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Fair Play: Reflections on Art Brussels, 2016

By Stephanie Bailey  |  Brussels, 29 April 2016

Art Brussels, 2016 at Tour & Taxis, photo by David Plas.
The Independent art fair launched in Brussels this year, concurrent with Art Brussels, one of Europe’s oldest fairs, and it was a fitting disruption to Brussels’ art week. Art Brussels, after all, was founded as Art Actuel in 1968, just one year after Art Cologne launched the first modern art fair as Kunstmarkt Köln. The same year Konrad Fischer and Hans Strelow invited galleries to Düsseldorf for the Prospect ‘68 show, which opened just a few days before the 2nd edition of the Cologne fair.
This does seem to be the art fair effect. Competition, after all, is what keeps the market thriving. Take Miami, which has seen the number of art fairs taking place during December Art Week mushroom since Art Basel landed in 2001. Or even Hong Kong, where Art Central was launched in 2015 to coincide with Art Basel’s Asia edition. (Art Basel itself launched in 1970, partly as a response to the perceived exclusivity of Kunstmarkt Köln).
Art Brussels 2016 installation, photo by David Plas. 
And so, in 2016, Independent launched its Brussels edition (its first edition resides in New York), with 60 international galleries and non-profit institutions drawn from 30 cities. Much was said about the Independent roster (from David Zwirner to Galerie Isabella Bortolozzi and Carlos/Ishikawa) and the building it was staged in: the beautifully renovated former Dexia Art Center, built in the 1930s, and where the Dexia bank’s art collection previously resided. The space is gorgeous, as was the balance within the fair, which felt more like a curated installation, since the renovation within the space offered a kind of deconstructed white-cube setting for each participating gallery.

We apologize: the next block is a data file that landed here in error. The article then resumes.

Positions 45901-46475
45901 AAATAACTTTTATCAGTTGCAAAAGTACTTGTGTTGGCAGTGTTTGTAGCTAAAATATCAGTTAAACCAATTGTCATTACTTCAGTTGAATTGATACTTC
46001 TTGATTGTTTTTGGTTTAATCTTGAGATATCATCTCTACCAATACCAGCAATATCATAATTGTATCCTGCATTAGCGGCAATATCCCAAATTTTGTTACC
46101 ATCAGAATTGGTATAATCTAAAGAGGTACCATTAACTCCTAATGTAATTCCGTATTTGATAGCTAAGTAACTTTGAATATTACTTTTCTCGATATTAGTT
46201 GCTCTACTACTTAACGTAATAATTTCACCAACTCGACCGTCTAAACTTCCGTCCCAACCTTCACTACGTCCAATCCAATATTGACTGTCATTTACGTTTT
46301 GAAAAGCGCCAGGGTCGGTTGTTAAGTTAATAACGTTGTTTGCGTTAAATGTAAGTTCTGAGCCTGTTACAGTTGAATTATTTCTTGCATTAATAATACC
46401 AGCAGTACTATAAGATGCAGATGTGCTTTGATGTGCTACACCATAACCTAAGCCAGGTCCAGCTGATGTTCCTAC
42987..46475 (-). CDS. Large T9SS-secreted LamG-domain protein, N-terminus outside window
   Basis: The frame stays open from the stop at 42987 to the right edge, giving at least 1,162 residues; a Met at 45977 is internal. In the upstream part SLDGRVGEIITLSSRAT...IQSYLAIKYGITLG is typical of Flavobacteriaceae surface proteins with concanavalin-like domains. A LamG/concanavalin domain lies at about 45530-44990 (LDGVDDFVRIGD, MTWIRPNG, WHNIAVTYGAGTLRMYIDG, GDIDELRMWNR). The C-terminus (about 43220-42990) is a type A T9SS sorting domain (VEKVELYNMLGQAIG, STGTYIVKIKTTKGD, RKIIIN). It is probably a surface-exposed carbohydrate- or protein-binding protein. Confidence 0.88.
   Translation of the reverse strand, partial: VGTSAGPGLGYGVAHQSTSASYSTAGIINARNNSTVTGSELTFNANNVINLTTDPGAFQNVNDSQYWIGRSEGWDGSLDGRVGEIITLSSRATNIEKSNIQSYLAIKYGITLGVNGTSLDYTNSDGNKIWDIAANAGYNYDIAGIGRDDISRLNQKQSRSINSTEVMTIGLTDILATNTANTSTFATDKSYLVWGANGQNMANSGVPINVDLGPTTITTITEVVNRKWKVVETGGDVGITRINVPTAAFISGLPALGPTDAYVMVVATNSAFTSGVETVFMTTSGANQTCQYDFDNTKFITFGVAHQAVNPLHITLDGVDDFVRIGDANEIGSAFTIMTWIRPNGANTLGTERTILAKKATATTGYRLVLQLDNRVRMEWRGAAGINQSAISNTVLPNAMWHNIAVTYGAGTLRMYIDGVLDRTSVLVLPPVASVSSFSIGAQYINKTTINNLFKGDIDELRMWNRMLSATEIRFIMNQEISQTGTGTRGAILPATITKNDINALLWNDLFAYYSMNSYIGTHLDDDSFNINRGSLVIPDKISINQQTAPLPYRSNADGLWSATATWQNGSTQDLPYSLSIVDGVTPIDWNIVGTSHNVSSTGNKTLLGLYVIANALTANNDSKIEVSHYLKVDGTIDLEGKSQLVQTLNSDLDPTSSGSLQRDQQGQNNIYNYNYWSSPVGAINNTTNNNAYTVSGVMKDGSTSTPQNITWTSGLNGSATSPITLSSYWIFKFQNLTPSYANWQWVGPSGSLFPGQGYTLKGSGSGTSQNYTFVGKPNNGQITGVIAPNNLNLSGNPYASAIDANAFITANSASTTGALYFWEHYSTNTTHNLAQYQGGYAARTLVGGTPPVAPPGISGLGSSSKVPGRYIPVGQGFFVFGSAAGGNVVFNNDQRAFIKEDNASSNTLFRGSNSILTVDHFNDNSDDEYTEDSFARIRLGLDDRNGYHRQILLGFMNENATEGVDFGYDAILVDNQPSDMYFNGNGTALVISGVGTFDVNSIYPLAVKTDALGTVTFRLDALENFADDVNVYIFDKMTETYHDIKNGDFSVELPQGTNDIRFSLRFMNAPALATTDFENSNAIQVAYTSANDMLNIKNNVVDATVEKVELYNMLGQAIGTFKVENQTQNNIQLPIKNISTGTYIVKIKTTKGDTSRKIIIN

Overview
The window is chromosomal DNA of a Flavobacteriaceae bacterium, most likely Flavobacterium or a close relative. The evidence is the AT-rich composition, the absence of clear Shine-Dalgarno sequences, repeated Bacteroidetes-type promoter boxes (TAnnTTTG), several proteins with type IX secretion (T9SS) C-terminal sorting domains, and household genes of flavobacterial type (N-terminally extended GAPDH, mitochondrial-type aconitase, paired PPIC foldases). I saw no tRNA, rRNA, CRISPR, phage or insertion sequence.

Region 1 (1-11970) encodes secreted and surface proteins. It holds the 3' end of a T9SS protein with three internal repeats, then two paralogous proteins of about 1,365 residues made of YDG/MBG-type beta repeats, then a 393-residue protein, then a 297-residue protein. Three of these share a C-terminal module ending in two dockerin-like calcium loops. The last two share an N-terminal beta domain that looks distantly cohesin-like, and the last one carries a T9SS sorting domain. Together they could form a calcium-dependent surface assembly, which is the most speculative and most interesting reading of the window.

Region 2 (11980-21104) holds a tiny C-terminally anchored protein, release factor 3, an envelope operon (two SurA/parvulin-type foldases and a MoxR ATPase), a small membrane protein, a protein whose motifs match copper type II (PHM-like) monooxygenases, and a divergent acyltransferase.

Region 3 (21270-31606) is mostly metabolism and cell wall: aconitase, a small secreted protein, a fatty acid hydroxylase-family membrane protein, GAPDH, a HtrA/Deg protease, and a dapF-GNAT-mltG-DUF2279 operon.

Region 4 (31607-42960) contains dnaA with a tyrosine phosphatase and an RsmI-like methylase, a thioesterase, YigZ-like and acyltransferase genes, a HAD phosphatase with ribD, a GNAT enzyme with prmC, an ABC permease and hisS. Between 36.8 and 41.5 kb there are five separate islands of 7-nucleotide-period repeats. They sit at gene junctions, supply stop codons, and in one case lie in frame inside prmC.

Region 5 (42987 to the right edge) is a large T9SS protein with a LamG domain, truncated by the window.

Art Brussels, by contrast, was a different fair altogether. Staged in its new location, Tour & Taxis, a turn of the 20th century customs house, which consists of a series of handsome, brick warehouses in the inner-city. The number of galleries was over twice of Independent, standing at 141 galleries from 28 countries, a number reduced from the 191 galleries that participated the previous year. Its design was standard fair format: row upon row of booths in grids that stretched out over five sections: DISCOVERY, PRIME, REDISCOVERY, SOLO, and NON-PROFIT.  
Of the galleries showing, highlights included Athens-based gallery Bernier/Eliades, presenting Dionisis Kavallieratos’ crowd-pleasing ceramic pyramid of world philosophers, and an example of Rallou Panagiotou’s Eyeliner series (eyeliner marks rendered in marble as sculpture); London’s, Arcade showing a tapestry by Caroline Achaintre and large paintings by John Finneran; Rossi Contemporary offering a beautiful presentation of mid-sized ceramics by Eric Croes and small, square paintings by Thomas Mazzarella. In Croes’ work, we see narratives expressed through the assemblage of recognisable forms rendered in ceramics, composed in the form of masks or an emblem. In one, a skeleton, visible from his skull and his one arm, holds an apple on its head, behind which we see a table, on which a dice rests, with a large sword offering a base for the entire composition, which is hung on the wall. In Mazzarella, we see candy-coloured geometrically abstract cityscapes humanised through the inclusion of little people positioned among the forms.